After the prosecution of Yahweh Ben Yahweh’s charismatic preacher, Hulon Mitchell Jr, along with several other YBY members for conspiracy to commit murder and implicated in brutal case of mutilations and ritual beheadings (Michael was tried and acquitted), Symonette worked as a musician before starting an independent far right radio station in Miami espousing anti-gay, anti-muslim rhetoric. The radical politics, however, were part and parcel of the Yahweh Ben Yahweh tradition.

So what does the main African-American Trump supporter believe?

“One reason is because Hillary’s last name is Rodham, and their family members are Rothchilds, who enslaved 13,000 slaves as collateral … She’s also on camera kissing the head of the Ku Klux Klan and saying, ‘That’s my mentor.’ That’s all on my website.”

That website’s url,, is on most of the signs Symonette and friends bring to Trump rallies. But a visit to the website reveals a confusing mess of false hyperlinks, 48 pt. font doomsayer proclamations, and a confusing barrage of Bible verse citations and proclamations of the greatness that is Donald Trump and the sullen harlotry that is Hillary Clinton.

By Falsely accusing Trump of being a War Monger that’s why Hillary keeps saying on Liberal Media with Fox repeating naively that Trump might push the Nuclear button & she says she won’t put boots on the ground in Middle East which is the vally of Jehosaphat

The fact is she knows that she will cause Armageddon deliberately just being President because God has said she will not be saved, so because she’s doomed she wants everybody to be Killed to Rev.2:20-23.

Trump’s Female problems are phony because Deut.19:15-18, Exo.22:10 & the Constitution art.3 sec.3#1. Says u must have 2 eye witnesses to prove Guilt.

That’s right, he signs his writings on his website with his web url.

Here is an example of one of the YouTube videos linked on Symonette’s website, one of many dead links.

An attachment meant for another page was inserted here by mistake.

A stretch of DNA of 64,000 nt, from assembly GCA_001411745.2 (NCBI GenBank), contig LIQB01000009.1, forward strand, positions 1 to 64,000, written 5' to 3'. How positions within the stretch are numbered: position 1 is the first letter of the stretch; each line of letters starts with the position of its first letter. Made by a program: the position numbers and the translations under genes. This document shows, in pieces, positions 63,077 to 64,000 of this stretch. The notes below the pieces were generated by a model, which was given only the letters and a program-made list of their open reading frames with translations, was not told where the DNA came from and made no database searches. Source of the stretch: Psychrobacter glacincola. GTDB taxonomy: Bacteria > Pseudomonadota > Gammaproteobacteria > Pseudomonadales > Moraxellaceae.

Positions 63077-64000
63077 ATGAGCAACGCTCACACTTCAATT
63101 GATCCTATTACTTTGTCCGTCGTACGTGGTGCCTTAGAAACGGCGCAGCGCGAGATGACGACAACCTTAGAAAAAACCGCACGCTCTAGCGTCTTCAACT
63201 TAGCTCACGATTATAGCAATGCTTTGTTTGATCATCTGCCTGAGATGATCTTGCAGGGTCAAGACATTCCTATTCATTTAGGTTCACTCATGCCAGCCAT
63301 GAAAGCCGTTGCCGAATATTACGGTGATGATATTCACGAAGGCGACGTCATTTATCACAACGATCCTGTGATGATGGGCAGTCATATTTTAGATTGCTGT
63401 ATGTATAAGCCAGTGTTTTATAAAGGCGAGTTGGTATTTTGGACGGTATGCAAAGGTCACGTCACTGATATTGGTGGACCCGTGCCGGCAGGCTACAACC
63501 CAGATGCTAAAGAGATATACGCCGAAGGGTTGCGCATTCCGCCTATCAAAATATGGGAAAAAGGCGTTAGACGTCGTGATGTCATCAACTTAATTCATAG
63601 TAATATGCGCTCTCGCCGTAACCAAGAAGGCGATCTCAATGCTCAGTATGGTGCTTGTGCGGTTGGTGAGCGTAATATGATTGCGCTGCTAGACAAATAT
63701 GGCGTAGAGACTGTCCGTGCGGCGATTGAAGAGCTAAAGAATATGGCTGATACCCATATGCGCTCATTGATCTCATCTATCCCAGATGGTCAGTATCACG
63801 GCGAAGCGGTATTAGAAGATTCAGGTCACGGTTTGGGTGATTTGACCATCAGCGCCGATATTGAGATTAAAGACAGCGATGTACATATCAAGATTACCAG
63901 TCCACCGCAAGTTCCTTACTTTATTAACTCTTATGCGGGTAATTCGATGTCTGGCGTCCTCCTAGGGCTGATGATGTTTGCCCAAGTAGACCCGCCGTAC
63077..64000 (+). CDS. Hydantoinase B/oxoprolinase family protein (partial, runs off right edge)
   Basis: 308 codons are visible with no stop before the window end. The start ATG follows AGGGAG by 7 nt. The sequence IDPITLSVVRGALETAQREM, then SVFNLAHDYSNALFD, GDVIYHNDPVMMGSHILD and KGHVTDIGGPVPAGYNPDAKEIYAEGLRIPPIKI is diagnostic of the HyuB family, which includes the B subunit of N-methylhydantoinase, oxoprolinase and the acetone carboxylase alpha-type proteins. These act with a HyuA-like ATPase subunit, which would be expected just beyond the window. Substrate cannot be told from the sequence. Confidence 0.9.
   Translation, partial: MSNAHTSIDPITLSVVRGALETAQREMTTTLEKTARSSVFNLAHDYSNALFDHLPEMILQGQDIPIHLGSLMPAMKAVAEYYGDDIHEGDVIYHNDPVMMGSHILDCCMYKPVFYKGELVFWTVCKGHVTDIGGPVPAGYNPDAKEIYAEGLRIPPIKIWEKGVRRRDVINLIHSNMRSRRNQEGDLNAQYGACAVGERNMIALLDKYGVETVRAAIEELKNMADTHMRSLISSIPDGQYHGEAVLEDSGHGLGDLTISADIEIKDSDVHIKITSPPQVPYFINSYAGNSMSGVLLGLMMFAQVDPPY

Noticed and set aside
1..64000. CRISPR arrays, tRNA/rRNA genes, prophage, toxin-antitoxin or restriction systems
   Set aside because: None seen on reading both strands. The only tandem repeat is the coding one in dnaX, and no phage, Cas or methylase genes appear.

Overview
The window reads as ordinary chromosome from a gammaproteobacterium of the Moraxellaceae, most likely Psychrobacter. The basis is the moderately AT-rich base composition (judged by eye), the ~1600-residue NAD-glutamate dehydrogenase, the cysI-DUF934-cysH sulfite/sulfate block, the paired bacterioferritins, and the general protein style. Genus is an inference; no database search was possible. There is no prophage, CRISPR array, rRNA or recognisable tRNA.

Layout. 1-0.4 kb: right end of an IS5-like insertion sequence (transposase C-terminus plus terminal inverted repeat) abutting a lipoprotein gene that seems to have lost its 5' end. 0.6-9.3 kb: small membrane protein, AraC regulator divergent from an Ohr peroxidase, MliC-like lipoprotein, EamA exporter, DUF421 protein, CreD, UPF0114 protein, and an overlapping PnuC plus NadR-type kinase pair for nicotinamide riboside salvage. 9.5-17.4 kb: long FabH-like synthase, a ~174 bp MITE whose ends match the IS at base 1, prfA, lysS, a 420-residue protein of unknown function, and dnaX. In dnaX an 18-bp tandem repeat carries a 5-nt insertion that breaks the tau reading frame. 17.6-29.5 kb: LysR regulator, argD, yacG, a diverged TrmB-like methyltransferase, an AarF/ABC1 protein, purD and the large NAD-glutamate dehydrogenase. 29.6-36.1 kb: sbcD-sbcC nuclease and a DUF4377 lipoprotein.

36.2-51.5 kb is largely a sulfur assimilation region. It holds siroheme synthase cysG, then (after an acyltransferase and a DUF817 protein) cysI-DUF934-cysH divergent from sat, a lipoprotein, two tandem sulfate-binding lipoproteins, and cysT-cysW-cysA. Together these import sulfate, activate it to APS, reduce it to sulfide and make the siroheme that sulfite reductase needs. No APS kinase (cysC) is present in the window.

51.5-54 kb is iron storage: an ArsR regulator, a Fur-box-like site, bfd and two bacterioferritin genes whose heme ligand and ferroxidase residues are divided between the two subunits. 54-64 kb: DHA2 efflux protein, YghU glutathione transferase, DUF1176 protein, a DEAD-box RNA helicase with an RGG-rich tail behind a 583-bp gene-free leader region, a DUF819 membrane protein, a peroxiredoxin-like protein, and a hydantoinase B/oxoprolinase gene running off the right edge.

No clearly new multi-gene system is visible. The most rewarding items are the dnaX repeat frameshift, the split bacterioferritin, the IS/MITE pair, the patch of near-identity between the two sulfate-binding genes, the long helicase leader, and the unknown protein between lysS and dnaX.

Symonette has been a major GOP supporter before Trump, at times supporting Rick Santorum and being lauded by Glenn Beck as proof of the existence of burgeoning Black Conservatism.

Before his vendetta with Hillary Clinton, Michael the Black Man sought a biblical battle with Oprah Winfrey.

Of course, Symonette, is not the only “Black for Trump.” Regularly joining him at Trump rallies are Eddie Jules and Anthony Williams. Jules ran for Miami-Dade County sheriff despite no experience and Kaufman is a self-proclaimed sovereign citizen and Hebrew-Israelite.

Here is Symonette, Kaufman, and Jules, posing for the camera.

Together, this trio, often good for a laugh in the Miami-Dade area are taking their show, and a few of their friends onto the Trump Train. If the regularity with which these three are brought to the front to be placed behind Donald Trump is any indication, they have truly found their true home.


If you can’t get enough of your new favorite crazy Michael/Maurice has a YouTube page under his real (?) name, Maurice Woodside, and it is all the scatological raving mess that his website is. A beautiful chaos, a perfect alternative to waterboarding.

Enter this rabbit-hole at your own risk.

Update: Maurice Symonette has yet another alias. He currently is also known as Maurice Warns and was a darling of pro-Trump fringe websites when he organized a makeshift Trump rally outside of the DNC office in Hollywood Florida.

Essentially, other than the 19-year-old man from Indiana who pollsters apparently weighted between 30 to 300 times in recent polling, there are few African-Americans supporting Trump, and most of them are really Maurice Symonette.

Another addition to the Michael/Maurice Symonette story is that he continued to follow Trump into Washington D.C. and was seen behind Ted Cruz during a hastened press encounter after Jeff Sessions confirmation hearing ended. Symonette was behind Cruz holding a white hat with the presidential seal with the words “Blacks for Trump” written in magic marker on the bill.

He and about a dozen of his friends (or followers?) were highly visible during Donald Trump’s February 18th, 2017 rally in Melbourne Florida holding signs that said “Trump 2020.” It begins to dawn on me that Symonette and Trump have a similar fondness for being seen.

For more on Michael/Maurice, check this piece on The Ave.


‘End times’ pastor warns ISIS could use Pokémon GO to target Christians with ‘cyber-demons’

Written by Travis Gettys (Raw Story)

A right-wing Christian pastor warned on his radio program that the Pokémon GO cell phone game undoubtedly had sinister portents.

Rick Wiles, who frequently warns the apocalypse is near, called police last week after spotting a middle-aged man apparently taking pictures with his phone outside his “TruNews” offices — but officers told him the man was playing the augmented reality game, reported Right Wing Watch.

That freaked Wiles all the way out, and he let his imagination run wild.

“These Pokémon creatures are like virtual, cyber-demons,” Wiles said. “What this man, Friday, was trying to find was the Pokémon demon that had been placed inside the ‘Trunews’ office.”

Wiles worried that terrorists could use information harvested by the app to target Christians.